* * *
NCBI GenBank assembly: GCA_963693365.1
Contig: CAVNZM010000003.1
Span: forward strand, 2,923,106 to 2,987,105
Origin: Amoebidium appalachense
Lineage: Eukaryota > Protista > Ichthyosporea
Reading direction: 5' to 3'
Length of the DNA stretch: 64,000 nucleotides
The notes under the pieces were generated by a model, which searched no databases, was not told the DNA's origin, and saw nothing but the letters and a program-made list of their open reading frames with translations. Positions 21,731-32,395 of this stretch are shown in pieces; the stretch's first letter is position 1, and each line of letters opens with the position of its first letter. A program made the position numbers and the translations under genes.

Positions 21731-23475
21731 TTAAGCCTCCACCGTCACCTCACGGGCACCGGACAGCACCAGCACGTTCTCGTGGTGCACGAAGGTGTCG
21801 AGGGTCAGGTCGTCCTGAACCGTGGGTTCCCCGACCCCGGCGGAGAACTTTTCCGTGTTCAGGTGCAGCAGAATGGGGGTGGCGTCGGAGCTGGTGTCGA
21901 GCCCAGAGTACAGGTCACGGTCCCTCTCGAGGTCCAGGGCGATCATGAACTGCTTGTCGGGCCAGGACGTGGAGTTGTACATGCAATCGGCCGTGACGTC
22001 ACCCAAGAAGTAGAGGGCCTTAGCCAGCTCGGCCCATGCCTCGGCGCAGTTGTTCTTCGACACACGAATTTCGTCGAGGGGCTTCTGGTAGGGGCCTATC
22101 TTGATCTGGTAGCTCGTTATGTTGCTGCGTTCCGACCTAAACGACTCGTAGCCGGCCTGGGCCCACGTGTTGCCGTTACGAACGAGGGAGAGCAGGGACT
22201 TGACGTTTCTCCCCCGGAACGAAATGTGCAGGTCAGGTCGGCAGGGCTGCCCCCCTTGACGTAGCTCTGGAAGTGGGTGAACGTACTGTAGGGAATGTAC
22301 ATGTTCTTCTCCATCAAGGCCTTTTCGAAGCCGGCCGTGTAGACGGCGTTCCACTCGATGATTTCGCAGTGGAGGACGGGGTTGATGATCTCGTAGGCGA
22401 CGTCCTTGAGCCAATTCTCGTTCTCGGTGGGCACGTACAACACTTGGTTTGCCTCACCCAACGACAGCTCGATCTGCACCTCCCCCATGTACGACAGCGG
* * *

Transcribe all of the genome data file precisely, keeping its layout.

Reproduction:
NCBI GenBank assembly: GCA_963693365.1
Contig: CAVNZM010000003.1
Span: forward strand, 2,923,106 to 2,987,105
Origin: Amoebidium appalachense
Lineage: Eukaryota > Protista > Ichthyosporea
Reading direction: 5' to 3'
Length of the DNA stretch: 64,000 nucleotides
The notes under the pieces were generated by a model, which searched no databases, was not told the DNA's origin, and saw nothing but the letters and a program-made list of their open reading frames with translations. Positions 21,731-32,395 of this stretch are shown in pieces; the stretch's first letter is position 1, and each line of letters opens with the position of its first letter. A program made the position numbers and the translations under genes.

Positions 21731-23475
21731 TTAAGCCTCCACCGTCACCTCACGGGCACCGGACAGCACCAGCACGTTCTCGTGGTGCACGAAGGTGTCG
21801 AGGGTCAGGTCGTCCTGAACCGTGGGTTCCCCGACCCCGGCGGAGAACTTTTCCGTGTTCAGGTGCAGCAGAATGGGGGTGGCGTCGGAGCTGGTGTCGA
21901 GCCCAGAGTACAGGTCACGGTCCCTCTCGAGGTCCAGGGCGATCATGAACTGCTTGTCGGGCCAGGACGTGGAGTTGTACATGCAATCGGCCGTGACGTC
22001 ACCCAAGAAGTAGAGGGCCTTAGCCAGCTCGGCCCATGCCTCGGCGCAGTTGTTCTTCGACACACGAATTTCGTCGAGGGGCTTCTGGTAGGGGCCTATC
22101 TTGATCTGGTAGCTCGTTATGTTGCTGCGTTCCGACCTAAACGACTCGTAGCCGGCCTGGGCCCACGTGTTGCCGTTACGAACGAGGGAGAGCAGGGACT
22201 TGACGTTTCTCCCCCGGAACGAAATGTGCAGGTCAGGTCGGCAGGGCTGCCCCCCTTGACGTAGCTCTGGAAGTGGGTGAACGTACTGTAGGGAATGTAC
22301 ATGTTCTTCTCCATCAAGGCCTTTTCGAAGCCGGCCGTGTAGACGGCGTTCCACTCGATGATTTCGCAGTGGAGGACGGGGTTGATGATCTCGTAGGCGA
22401 CGTCCTTGAGCCAATTCTCGTTCTCGGTGGGCACGTACAACACTTGGTTTGCCTCACCCAACGACAGCTCGATCTGCACCTCCCCCATGTACGACAGCGG